Presidential campaigns through the years
Published 2:06 pm Saturday, October 22, 2016
The year was 1964. Lyndon B. Johnson was running for president against Republican challenger Barry Goldwater, and Boykins resident Jim Vick was in the fifth grade.
It was during that election that the father of one of his classmates, a local Democratic leader and one of the few people in town who was planning to vote for Johnson, gave Vick his first presidential campaign button. Today, that button is displayed proudly in his living room, alongside many, many others.
“I wasn’t a fan of Johnson, by the way,” said Vick, who as a result of that incident became a lifelong campaign button collector. “I just took the button as a favor.”
Now, his collection includes dozens, if not hundreds, of buttons, the oldest of which include a campaign button for William McKinley during the 1896 election, and a badge dating from shortly after the assassination of James Garfield in 1881.
He obtained the older buttons from a dealer in Hillsboro, North Carolina, back in the early 1990s.
“He was a reputable dealer,” Vick said. “There are a lot of fakes and replicas out there. Just like anything you collect, you have to be careful what you get.”
Some campaign buttons are more valuable and rarer than others depending on the candidate’s popularity at the time and the number and variety of buttons that were made, he said.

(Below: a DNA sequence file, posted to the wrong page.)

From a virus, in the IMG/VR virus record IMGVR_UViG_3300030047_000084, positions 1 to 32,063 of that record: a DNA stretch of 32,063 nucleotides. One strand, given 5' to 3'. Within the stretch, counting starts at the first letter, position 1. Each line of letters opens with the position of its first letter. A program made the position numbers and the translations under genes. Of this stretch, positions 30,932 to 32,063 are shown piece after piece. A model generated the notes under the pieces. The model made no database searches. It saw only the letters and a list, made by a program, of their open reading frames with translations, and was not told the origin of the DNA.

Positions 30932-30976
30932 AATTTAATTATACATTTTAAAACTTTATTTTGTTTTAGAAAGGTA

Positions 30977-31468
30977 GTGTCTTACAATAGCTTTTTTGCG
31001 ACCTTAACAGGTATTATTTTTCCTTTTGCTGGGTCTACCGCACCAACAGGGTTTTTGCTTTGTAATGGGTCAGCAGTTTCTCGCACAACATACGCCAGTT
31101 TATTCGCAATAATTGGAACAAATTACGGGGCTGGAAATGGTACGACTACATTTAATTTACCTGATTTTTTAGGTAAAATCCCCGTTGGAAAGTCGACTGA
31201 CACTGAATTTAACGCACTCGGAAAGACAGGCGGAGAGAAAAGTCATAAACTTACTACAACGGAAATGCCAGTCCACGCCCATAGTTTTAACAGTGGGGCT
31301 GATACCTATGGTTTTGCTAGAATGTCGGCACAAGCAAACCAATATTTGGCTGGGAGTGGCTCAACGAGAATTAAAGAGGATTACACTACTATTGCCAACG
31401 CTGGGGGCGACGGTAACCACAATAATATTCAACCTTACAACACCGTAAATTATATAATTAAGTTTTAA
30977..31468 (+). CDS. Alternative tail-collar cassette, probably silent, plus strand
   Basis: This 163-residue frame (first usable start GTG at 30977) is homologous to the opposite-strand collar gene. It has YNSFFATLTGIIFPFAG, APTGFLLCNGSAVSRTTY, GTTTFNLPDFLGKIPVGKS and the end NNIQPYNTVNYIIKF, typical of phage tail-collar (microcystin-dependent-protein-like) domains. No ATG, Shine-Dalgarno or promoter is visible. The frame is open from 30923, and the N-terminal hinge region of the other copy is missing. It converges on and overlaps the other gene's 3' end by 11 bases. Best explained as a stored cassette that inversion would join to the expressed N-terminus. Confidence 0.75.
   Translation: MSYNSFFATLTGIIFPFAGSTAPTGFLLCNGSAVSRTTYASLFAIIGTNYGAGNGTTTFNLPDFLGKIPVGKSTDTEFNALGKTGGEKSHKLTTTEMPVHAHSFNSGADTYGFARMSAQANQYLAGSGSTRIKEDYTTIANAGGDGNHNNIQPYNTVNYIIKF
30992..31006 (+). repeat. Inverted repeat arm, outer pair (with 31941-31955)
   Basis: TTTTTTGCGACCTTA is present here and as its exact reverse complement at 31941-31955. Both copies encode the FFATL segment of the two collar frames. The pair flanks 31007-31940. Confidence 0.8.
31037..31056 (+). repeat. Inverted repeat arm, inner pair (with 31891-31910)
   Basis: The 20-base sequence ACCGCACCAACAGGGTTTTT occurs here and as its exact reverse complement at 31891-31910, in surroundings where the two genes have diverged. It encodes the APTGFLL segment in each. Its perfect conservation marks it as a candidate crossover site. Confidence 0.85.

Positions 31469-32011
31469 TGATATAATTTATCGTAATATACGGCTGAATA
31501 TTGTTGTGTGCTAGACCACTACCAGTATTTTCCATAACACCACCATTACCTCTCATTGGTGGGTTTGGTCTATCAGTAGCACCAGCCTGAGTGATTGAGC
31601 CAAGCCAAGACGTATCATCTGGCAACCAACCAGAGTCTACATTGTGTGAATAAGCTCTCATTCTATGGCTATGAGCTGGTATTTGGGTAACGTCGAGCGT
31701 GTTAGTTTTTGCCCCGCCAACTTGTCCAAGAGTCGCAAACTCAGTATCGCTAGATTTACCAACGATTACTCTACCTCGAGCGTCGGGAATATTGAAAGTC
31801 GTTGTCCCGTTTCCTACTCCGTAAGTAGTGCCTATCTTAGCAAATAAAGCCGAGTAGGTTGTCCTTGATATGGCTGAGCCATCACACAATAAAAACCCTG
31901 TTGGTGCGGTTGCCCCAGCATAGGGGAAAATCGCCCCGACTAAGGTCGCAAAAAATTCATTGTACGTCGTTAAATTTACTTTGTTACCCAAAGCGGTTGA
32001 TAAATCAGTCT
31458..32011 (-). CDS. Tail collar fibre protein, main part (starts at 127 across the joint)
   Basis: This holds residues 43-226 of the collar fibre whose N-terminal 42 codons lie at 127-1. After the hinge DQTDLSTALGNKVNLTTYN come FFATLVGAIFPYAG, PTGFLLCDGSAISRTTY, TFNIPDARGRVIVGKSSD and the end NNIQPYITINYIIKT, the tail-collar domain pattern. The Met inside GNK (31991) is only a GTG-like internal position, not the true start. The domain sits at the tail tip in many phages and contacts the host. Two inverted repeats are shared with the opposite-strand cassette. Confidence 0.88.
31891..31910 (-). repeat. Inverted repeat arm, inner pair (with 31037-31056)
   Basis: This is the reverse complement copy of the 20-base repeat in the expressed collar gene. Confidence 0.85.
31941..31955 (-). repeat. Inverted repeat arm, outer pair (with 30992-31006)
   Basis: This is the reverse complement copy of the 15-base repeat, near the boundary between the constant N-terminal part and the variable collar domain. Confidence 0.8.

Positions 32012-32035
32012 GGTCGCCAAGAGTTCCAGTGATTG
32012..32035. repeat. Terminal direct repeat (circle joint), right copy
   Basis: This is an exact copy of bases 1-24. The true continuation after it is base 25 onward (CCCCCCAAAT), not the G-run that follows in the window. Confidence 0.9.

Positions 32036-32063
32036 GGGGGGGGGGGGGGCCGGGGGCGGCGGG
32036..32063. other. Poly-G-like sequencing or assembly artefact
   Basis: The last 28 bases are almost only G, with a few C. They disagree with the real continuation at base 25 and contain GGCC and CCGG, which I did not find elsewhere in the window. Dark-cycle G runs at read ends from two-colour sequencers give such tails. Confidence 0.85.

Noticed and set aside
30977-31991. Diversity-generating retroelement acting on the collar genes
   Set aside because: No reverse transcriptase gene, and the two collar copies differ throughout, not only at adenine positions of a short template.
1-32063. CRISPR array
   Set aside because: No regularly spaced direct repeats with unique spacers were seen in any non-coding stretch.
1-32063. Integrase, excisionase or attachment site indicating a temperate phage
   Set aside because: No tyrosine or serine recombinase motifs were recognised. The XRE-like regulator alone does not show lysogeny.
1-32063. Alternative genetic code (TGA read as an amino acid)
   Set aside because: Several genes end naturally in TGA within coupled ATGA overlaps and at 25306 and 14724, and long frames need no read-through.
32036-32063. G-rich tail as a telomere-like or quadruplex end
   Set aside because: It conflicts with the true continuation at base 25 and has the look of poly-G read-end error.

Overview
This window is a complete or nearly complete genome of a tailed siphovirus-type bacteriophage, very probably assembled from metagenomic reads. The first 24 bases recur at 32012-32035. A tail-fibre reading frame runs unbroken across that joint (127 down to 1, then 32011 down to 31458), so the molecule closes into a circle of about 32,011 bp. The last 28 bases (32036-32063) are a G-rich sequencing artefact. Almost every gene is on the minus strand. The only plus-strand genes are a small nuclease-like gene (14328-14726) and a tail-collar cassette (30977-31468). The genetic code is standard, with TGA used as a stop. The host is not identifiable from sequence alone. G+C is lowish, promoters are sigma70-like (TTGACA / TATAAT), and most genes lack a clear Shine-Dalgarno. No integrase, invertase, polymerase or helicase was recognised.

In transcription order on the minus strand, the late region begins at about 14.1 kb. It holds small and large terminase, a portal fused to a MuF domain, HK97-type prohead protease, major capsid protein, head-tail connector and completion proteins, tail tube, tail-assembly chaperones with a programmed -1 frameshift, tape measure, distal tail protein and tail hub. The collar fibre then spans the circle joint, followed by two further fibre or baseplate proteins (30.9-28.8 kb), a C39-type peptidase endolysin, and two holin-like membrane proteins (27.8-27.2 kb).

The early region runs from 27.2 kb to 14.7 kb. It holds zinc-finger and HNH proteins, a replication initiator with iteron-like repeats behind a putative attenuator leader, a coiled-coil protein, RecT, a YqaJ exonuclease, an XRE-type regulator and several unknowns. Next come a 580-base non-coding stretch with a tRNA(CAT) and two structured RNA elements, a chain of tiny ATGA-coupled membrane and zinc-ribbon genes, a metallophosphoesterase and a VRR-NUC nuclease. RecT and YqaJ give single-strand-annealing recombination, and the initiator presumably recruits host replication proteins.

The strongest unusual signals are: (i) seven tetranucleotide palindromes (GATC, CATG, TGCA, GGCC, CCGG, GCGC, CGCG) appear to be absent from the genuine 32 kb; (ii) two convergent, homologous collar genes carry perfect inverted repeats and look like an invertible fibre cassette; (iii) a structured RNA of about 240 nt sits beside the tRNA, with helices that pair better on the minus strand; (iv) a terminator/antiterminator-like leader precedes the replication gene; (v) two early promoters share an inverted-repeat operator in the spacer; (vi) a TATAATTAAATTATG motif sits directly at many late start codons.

Vick estimates that an original Richard Nixon button would likely go for anywhere from $5 to $30. Likewise, Jimmy Carter — while popular in the Western Tidewater area for his history as a peanut farmer — had a lot of buttons produced during his campaign and so each individual pin is not that valuable. Campaign buttons and memorabilia for Ronald Reagan, on the other hand, are very collectible.
Vick keeps his rarest and most collectible buttons in his two red display cases, which include several examples of the “I like Ike” Eisenhower campaign buttons, some for Franklin D. Roosevelt, and even a button for Douglas McArthur when he briefly contemplated running for president.
“The only one I don’t have anything for is Harry Truman,” Vick said. “He’s the hardest one to find.”
He admitted that his collection is unlikely to grow from the current or any future presidential election.
“People have pretty much moved away from campaign buttons,” Vick said.
But that isn’t likely to stop him from browsing through flea markets trying to complete his collection of campaign buttons for the 20th century.
“You have to look for these things,” he said. “You don’t find them everywhere.”